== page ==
The contemporary blockchain oracle issue sits at the crux of the problem of lack of mass adoption of smart contracts today. Blockchain-embedded smart contracts are poised to offer a wide range of use cases across various industries, ranging from insurance to derivatives and so on. But, in order to do that they would need access to real-world data. And here comes the blockchain-oracle issue.
Put simply, the said problem is mostly triggered by a basic limitation – blockchains are unable to access off-chain data (real-world data) given restrictions imposed by their underlying protocols. Blockchains are designed as isolated networks that operate separately from the outside world and it’s this “isolation” quotient which makes the network extremely secure and credible. But, then restrictions on accessing off-chain data cuts down the functional scope of smart contracts by 90% and eventually prevents their mass adoption. However, blockchains can’t be modified to provide access to external-world data to help the smart contracts. This is where an oracle system comes to help.
An oracle system is a middleware which connects the on-chain (blockchain) world with the off-chain systems like web APIs, data providers, IoT devices, cloud providers and so on. It exists as an independent entity on blockchain space and helps the smart contracts to realize their use cases at their best. Oracles are designed to perform a number of major functions:
- Oracles monitor blockchain platforms for requests for real-world data
- Based on off-chain data requests received, the oracle works to source data from single or several external systems like off-chain APIs that are hosted on 3rd party servers
- Facilitates easy intercommunication between off-chain and on-chain world by formatting sourced data into blockchain-compatible format or/and making blockchain information compatible with external API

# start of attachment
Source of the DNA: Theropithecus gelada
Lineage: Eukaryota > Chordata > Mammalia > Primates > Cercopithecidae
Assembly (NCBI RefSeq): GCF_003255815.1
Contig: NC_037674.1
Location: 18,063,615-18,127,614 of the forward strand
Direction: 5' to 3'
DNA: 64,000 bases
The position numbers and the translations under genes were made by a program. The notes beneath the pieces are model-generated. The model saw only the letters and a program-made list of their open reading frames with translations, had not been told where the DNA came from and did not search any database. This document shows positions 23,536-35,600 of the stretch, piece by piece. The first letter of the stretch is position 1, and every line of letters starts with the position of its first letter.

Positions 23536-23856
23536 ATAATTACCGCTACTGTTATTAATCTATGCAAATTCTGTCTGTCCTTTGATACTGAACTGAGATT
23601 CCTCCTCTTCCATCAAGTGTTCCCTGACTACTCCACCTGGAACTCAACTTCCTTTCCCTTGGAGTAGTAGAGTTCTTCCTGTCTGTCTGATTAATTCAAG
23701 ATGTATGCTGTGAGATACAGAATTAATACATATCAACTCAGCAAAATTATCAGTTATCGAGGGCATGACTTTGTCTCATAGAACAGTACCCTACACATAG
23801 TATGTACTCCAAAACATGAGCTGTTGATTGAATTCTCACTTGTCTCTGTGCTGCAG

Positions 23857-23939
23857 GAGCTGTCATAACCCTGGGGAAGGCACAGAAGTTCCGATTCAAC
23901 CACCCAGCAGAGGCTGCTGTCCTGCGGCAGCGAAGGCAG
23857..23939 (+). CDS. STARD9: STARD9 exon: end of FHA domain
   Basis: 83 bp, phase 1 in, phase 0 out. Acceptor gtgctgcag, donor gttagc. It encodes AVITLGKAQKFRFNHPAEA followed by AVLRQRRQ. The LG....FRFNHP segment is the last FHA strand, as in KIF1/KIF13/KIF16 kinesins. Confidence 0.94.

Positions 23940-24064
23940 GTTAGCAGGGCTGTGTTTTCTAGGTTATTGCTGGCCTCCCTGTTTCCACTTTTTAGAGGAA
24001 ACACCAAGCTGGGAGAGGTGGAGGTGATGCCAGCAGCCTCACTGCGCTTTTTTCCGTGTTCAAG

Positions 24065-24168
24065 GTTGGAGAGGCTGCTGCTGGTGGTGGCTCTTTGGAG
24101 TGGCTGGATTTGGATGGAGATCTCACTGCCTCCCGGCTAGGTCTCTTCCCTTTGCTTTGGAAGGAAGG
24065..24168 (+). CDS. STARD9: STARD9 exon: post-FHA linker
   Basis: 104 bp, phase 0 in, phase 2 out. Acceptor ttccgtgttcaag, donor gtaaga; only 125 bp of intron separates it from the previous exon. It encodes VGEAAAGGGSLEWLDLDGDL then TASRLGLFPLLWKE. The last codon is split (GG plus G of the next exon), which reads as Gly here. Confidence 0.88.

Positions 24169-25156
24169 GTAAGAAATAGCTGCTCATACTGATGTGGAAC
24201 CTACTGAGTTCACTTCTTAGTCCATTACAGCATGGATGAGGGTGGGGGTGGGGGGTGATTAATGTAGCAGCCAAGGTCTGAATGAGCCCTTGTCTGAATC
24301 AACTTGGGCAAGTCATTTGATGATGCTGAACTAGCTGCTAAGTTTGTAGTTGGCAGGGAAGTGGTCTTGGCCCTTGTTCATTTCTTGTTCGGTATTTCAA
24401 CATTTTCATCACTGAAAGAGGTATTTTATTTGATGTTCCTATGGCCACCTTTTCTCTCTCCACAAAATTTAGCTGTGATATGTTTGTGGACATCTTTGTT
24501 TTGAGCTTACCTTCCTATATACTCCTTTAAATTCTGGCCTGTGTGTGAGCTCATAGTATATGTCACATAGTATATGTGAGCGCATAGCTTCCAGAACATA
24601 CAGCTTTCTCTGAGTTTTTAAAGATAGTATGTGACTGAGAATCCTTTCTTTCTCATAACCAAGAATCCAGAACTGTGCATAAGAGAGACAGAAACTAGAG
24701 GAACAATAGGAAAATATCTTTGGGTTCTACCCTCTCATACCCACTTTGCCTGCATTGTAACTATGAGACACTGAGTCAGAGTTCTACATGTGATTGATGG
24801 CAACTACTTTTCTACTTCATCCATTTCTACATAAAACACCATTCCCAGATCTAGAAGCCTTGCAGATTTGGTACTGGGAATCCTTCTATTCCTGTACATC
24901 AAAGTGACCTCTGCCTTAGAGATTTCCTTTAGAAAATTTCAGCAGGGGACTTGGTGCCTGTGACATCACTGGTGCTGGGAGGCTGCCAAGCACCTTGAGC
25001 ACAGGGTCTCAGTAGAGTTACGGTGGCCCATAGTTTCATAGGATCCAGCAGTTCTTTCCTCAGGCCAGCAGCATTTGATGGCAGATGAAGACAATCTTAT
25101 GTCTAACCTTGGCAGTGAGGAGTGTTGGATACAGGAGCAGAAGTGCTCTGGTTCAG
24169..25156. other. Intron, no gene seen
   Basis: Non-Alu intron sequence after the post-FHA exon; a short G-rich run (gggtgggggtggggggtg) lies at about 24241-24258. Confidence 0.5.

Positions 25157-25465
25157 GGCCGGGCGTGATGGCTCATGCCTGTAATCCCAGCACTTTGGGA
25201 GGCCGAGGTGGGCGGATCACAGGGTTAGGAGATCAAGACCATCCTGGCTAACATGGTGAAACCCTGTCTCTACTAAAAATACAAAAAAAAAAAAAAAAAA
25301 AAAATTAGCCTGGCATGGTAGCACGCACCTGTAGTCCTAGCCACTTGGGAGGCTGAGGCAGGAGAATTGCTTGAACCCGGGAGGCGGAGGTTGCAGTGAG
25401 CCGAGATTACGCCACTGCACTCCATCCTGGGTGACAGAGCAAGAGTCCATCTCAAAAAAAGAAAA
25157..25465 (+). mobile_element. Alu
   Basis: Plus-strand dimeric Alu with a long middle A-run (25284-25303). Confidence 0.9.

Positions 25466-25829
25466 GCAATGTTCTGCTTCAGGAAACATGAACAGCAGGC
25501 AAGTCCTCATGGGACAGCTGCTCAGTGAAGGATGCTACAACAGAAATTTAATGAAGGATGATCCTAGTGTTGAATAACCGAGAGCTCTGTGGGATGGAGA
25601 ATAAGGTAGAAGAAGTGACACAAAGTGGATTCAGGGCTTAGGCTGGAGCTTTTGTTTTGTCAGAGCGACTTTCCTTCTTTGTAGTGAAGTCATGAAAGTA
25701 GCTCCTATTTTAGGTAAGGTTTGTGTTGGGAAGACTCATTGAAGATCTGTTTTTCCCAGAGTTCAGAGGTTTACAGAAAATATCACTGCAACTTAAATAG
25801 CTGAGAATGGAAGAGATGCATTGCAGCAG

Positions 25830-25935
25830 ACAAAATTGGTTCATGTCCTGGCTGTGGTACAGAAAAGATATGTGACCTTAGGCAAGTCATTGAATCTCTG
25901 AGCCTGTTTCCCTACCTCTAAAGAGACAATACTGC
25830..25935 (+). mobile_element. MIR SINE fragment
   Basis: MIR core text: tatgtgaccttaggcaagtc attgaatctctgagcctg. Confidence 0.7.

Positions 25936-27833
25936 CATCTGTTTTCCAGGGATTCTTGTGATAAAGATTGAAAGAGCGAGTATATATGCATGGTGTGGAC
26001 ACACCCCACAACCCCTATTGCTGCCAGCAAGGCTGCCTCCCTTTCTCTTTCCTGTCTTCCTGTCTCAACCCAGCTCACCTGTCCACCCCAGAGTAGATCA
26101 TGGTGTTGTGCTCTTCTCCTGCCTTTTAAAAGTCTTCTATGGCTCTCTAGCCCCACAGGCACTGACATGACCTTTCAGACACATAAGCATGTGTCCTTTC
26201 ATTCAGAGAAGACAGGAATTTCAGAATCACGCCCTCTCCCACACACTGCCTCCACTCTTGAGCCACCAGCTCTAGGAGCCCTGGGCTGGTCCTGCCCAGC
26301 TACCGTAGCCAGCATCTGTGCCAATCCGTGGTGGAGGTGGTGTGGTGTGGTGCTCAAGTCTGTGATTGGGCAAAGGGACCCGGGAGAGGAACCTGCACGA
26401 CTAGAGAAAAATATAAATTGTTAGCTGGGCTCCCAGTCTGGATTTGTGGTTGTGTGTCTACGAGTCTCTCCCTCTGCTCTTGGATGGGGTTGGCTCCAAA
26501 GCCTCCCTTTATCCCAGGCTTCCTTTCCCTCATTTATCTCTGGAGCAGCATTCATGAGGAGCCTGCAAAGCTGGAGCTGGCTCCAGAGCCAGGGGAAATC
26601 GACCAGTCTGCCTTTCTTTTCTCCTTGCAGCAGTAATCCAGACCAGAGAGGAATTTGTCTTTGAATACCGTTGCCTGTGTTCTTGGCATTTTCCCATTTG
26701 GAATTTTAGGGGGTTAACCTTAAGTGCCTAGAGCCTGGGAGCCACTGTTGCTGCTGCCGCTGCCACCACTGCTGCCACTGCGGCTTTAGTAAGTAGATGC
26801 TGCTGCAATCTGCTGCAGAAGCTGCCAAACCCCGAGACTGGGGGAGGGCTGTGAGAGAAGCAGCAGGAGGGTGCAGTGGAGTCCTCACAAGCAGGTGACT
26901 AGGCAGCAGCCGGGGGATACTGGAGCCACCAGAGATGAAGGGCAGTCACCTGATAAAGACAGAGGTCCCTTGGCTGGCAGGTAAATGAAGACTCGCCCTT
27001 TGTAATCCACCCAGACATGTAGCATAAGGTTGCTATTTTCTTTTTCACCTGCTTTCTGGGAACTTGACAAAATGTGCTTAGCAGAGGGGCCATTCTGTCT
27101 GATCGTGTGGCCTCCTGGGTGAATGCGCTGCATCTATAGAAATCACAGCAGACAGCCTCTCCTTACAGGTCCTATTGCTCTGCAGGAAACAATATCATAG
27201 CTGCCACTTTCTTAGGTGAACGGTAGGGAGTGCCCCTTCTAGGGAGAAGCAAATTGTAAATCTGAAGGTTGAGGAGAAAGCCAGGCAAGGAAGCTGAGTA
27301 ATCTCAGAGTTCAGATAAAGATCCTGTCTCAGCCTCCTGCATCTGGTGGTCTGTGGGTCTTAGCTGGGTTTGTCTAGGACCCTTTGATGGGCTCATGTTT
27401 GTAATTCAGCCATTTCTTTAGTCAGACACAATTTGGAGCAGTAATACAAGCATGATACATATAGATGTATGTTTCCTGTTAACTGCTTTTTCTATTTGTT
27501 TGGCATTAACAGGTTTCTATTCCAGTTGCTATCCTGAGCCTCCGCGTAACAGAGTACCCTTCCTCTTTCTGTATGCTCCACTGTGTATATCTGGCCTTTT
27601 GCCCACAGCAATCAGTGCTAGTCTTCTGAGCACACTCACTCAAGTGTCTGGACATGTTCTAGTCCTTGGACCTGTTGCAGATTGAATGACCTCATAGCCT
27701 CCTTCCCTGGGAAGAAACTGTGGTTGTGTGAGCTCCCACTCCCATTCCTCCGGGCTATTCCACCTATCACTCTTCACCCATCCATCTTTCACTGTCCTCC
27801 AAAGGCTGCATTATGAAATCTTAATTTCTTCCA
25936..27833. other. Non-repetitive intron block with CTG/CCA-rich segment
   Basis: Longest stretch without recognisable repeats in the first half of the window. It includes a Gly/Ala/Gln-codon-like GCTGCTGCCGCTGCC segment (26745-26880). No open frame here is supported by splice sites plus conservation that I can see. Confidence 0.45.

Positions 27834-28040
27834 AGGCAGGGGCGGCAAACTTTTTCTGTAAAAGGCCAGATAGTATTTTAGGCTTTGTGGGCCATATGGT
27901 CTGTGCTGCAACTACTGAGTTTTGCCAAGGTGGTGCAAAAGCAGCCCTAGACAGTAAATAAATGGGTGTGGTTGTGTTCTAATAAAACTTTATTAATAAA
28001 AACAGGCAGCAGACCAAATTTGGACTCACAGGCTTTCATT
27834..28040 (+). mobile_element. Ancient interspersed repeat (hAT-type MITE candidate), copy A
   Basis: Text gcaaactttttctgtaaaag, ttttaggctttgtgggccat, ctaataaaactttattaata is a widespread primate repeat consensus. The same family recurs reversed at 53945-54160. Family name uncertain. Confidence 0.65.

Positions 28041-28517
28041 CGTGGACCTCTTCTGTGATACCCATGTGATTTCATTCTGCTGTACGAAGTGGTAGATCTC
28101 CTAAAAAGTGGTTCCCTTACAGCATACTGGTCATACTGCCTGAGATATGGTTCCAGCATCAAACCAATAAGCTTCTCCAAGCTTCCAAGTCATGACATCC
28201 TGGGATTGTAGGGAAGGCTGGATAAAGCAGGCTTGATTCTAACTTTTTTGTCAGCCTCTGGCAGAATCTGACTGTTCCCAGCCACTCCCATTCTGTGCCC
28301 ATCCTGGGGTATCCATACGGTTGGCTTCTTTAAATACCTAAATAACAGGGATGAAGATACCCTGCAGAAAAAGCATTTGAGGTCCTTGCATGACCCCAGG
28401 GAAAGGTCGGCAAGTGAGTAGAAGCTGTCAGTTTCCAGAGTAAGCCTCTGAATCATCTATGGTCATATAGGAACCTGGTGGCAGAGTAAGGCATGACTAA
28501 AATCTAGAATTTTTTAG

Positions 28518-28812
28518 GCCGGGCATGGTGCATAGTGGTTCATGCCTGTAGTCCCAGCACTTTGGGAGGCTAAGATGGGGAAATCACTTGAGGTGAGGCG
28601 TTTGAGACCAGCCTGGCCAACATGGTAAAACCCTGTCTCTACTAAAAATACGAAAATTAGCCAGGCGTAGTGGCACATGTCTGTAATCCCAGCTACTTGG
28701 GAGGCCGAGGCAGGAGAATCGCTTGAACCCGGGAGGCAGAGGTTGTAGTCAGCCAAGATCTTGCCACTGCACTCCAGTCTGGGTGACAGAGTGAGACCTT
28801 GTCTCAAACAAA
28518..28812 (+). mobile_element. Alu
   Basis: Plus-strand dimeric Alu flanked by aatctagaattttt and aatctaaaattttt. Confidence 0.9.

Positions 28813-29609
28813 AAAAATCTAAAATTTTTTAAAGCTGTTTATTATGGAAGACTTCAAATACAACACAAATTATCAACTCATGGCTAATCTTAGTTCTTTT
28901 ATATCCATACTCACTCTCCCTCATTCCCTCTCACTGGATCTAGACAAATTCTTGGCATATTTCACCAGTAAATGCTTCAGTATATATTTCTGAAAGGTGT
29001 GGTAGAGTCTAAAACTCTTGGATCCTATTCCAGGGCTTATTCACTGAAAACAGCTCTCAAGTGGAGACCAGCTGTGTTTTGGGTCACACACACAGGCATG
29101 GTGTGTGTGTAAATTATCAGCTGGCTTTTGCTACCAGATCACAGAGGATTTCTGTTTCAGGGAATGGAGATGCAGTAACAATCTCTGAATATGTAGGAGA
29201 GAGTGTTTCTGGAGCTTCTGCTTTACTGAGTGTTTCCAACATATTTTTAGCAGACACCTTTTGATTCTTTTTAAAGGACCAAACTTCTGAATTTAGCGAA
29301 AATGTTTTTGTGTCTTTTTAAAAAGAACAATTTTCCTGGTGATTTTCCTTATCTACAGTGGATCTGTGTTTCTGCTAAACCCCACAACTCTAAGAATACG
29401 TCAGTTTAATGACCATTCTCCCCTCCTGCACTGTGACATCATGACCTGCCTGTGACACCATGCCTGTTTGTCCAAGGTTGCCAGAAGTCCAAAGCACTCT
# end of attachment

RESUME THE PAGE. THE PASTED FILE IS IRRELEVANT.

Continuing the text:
- Creates cryptographic proof that testifies to performance of oracle’s services
- Performs various computations on data, say, generate insurance quote based on various market and consumer data
Decentralized oracles are more reliable than centralized ones
Smart contracts are aimed to attain determinism via technological implication of contract’s terms instead of probabilistic execution through human enforcement. In that light, blockchains can’t afford a single-point-of-failure and it goes the same for oracles too. But a centralized oracle is governed by a single entity and such an infrastructure is vulnerable to single-point-of-failure big time. Put simply, centralized oracles might fall prey to usual centralized problems such as DDOS attacks, downtime, accidental incompetence etc. All these issues could jeopardize users’ funds big time.
On the other hand, a decentralized oracle runs on several nodes and is not dependent on just one particular single entity. Thus, decentralized oracles are safe from single-point-of-failure issues. It’s to stress here, decentralized oracles assure tamper-proof, verified and authentic off-chain data that centralized oracles can’t guarantee.
Three major decentralized oracles
Chainlink is undoubtedly the industry-leader when it comes to decentralized oracles for blockchain networks today. Launched in 2017, the decentralized network guarantees tamper-proof and authentic inputs and outputs for smart contracts operating on any blockchain. It’s an open-source system which means the broader blockchain community always has the power to verify the credibility of Chainlink source code and functions and also participate in its improvement. LINK is the native token of Chainlink.
Band is another major open-source decentralized oracle system, backed by major names like Binance and Sequoia India. It is a cross-chain oracle and hence compatible with multiple blockchains. BAND is the native token of Band Oracle.
A relatively new name in the market, Bridge Oracle is the first ever dedicated public oracle system for TRON blockchain. It’s an open-source, public oracle and hence allows mass participation for public users who can’t afford a dedicated oracle service. Bridge oracle allows access to external data through various forms of APIs and parsing helpers and also enables incorporation of varied kinds of proof to verify accuracy of injected data. The recently concluded Bridge IEO came to be a stellar success, so much so, that the whole IEO got sold out in just a few hours of the launch. Users can pay for Bridge oracle’s services through BRG (Bridge Oracle token) and TRON token TRX.
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